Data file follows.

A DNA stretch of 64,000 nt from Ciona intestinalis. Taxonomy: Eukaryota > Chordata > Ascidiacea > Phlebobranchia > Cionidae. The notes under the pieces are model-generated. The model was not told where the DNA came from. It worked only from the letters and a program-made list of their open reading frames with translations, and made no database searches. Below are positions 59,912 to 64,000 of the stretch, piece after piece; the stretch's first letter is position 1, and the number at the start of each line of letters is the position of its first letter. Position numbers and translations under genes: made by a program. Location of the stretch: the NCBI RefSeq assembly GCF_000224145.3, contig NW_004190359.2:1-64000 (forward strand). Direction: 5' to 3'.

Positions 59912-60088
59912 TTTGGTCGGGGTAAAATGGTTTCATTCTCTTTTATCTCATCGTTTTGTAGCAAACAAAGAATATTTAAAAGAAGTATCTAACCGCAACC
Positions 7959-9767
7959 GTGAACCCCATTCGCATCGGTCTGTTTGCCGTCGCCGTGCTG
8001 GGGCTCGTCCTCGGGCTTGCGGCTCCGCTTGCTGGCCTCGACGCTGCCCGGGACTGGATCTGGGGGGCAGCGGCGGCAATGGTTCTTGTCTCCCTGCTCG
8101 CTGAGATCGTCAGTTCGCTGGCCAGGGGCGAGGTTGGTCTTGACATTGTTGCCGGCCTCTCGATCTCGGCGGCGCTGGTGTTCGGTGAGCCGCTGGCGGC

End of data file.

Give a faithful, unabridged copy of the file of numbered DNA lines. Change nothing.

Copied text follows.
A DNA stretch of 64,000 nt from Ciona intestinalis. Taxonomy: Eukaryota > Chordata > Ascidiacea > Phlebobranchia > Cionidae. The notes under the pieces are model-generated. The model was not told where the DNA came from. It worked only from the letters and a program-made list of their open reading frames with translations, and made no database searches. Below are positions 59,912 to 64,000 of the stretch, piece after piece; the stretch's first letter is position 1, and the number at the start of each line of letters is the position of its first letter. Position numbers and translations under genes: made by a program. Location of the stretch: the NCBI RefSeq assembly GCF_000224145.3, contig NW_004190359.2:1-64000 (forward strand). Direction: 5' to 3'.

Positions 59912-60088
59912 TTTGGTCGGGGTAAAATGGTTTCATTCTCTTTTATCTCATCGTTTTGTAGCAAACAAAGAATATTTAAAAGAAGTATCTAACCGCAACC
Positions 7959-9767
7959 GTGAACCCCATTCGCATCGGTCTGTTTGCCGTCGCCGTGCTG
8001 GGGCTCGTCCTCGGGCTTGCGGCTCCGCTTGCTGGCCTCGACGCTGCCCGGGACTGGATCTGGGGGGCAGCGGCGGCAATGGTTCTTGTCTCCCTGCTCG
8101 CTGAGATCGTCAGTTCGCTGGCCAGGGGCGAGGTTGGTCTTGACATTGTTGCCGGCCTCTCGATCTCGGCGGCGCTGGTGTTCGGTGAGCCGCTGGCGGC